Like Shenise Johnson above, Ogwumike was also a member of the U19 USA Team and was the co-captain of that squad. Basketball scouts have been keeping an eye on "Nneka" for some time. (As well as her teammate at Stanford, her sister Chiney.) Ogwumike, who averaged 17.5 ppg and 7.6 rpg, was the Pac-10 Player of the Year as a sophomore (but lost to Jeanette Pohlen this year).
Ogwumike at 6-2 might not have the height of the typical Sylvia Fowles-like WNBA post player, but she definitely has the quickness. She had 33 steals in her amazing sophomore season and 31 steals this year. Many women's basketball fans are projecting her as the de jure #1 draft pick next year and one writer is calling the 2011 WNBA season "The Nneka Bowl". If you don't see Ogwumike on a WNBA court in 2012, I suspect she won't be too depressed. The last I heard she was a pre-med major at Stanford, so a medical practice someday isn't out of the question.
Shekinna Stricklen, G/F, Tennessee
The 2009 Freshman of the Year of the US Basketball Writers Association goes into her fourth season starting at the end of this year. The Lady Volunteers (don't forget the "Lady") have been three years without a championship. It's not Tennessee's longest drought - they went titleless from 1987 to 1996 - but it does have Lady Vols fans concerned.
Stricklen is a three-time All-American and the winner of SEC Player of the Year honors this season. A lot has been asked of her in her career. She's been moved out of the point guard position. She was berated by her coach for not playing more like an All-American (and was not named a team captain for next year after wearing the sash this season). In spite of that, she shot 38.5 percent from 3-point range, was second to Meighan Simmons in points scored and right behind Glory Johnson in rebounds.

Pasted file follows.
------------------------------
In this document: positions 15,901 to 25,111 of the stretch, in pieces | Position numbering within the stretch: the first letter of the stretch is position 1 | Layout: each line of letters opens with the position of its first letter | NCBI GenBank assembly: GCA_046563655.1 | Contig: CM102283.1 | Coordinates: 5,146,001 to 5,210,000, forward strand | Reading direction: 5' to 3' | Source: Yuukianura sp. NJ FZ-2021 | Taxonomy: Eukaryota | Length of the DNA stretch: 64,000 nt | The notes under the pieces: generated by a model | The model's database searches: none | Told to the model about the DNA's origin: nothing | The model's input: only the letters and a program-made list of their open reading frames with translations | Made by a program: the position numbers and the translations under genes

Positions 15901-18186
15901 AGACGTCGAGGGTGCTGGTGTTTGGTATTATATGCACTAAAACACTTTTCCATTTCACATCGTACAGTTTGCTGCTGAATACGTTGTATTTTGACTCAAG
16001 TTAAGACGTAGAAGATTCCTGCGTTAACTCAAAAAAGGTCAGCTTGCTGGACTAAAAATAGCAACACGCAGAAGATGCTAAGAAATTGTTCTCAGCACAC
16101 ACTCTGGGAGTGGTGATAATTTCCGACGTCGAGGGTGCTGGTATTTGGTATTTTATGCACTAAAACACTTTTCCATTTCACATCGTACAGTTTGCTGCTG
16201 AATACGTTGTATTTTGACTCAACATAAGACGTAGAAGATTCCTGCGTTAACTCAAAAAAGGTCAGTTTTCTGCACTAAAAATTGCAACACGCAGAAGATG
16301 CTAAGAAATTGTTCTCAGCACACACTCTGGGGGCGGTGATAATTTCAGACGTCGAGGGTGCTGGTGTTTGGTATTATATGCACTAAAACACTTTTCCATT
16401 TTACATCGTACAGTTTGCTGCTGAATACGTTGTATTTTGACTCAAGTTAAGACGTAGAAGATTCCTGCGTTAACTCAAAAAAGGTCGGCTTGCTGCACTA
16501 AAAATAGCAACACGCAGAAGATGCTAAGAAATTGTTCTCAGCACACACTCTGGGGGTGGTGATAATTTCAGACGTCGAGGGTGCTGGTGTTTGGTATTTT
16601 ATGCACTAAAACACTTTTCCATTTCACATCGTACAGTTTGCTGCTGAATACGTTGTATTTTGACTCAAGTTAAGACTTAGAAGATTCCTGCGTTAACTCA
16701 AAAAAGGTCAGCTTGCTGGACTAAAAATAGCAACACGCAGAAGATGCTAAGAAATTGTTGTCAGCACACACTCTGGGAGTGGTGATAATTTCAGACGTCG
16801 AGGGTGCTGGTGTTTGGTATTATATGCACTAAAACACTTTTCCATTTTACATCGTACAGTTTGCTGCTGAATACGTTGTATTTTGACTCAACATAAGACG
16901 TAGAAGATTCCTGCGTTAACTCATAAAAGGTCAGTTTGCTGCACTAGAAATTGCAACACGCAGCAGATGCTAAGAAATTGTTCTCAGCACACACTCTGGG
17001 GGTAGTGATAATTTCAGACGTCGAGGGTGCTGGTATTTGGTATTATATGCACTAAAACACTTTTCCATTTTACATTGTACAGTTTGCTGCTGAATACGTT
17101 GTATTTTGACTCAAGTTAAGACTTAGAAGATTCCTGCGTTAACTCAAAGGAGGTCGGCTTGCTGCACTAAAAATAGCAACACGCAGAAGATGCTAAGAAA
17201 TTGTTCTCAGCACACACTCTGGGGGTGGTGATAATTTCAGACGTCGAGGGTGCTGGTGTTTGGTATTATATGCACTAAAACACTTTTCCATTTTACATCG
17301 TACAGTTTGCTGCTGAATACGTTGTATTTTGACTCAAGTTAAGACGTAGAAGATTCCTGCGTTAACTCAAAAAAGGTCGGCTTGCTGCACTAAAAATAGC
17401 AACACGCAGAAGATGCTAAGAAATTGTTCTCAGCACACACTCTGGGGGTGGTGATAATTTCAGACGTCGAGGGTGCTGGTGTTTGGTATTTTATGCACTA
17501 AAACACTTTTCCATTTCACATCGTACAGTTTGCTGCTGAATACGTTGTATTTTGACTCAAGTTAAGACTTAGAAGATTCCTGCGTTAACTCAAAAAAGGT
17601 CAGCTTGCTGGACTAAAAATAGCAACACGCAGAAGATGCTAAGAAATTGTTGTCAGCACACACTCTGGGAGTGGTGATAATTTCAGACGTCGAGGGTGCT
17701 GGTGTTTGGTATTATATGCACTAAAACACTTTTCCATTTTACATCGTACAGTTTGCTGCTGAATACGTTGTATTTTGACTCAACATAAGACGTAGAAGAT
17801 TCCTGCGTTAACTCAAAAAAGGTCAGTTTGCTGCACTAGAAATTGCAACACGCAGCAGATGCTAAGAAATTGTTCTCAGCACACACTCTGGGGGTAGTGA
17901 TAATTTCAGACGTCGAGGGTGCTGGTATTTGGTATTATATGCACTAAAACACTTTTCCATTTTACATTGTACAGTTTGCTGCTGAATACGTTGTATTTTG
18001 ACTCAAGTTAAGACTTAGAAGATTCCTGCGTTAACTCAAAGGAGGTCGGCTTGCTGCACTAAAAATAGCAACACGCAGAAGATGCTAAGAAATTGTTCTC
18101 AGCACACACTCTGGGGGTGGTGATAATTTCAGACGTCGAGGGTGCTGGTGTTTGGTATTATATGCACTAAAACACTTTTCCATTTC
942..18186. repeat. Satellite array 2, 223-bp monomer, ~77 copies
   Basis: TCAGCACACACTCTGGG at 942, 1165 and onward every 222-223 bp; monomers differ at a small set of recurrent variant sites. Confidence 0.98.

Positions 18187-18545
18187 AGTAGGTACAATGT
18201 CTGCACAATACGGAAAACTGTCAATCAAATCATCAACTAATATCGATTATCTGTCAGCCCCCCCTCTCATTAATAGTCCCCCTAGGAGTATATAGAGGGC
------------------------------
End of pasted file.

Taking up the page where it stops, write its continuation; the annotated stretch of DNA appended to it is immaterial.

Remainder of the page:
In spite of Stricklen's success, it doesn't seem like either she or Glory Johnson get much respect. A friend of mine once said that after years of success in Tennessee, Pat Summitt's Lady Vols finally found the one team they couldn't defeat. Not Connecticut...but themselves. If either Johnson or Stricklen can find the rudder and steer the team to the Final Four, it would probably mean more to them than being a first-round WNBA draft pick.
Riquna Williams, G Miami
Riquna Williams - the "Fire" to Shenise Johnson's "Ice" - averaged 21.7 points per game this season. How could you separate two players nicknamed "Fire" and "Ice"? The ACC didn't, and both of them were named to the first-team ACC this year as juniors. Not bad for a 5-8 guard. Among juniors she was the second best scorer in the country, only behind Courtney Hurt of VCU who had 23.2 points per game.
Or maybe you need a visual explanation. Look at what happens about 25 seconds in:
As one writer put it, her athleticism is "mind-boggling". This isn't the first time that Williams has jumped over an opposing player - she did it in high school. Will Williams be the smallest player ever to dunk in the NCAA/WNBA some day? It might happen.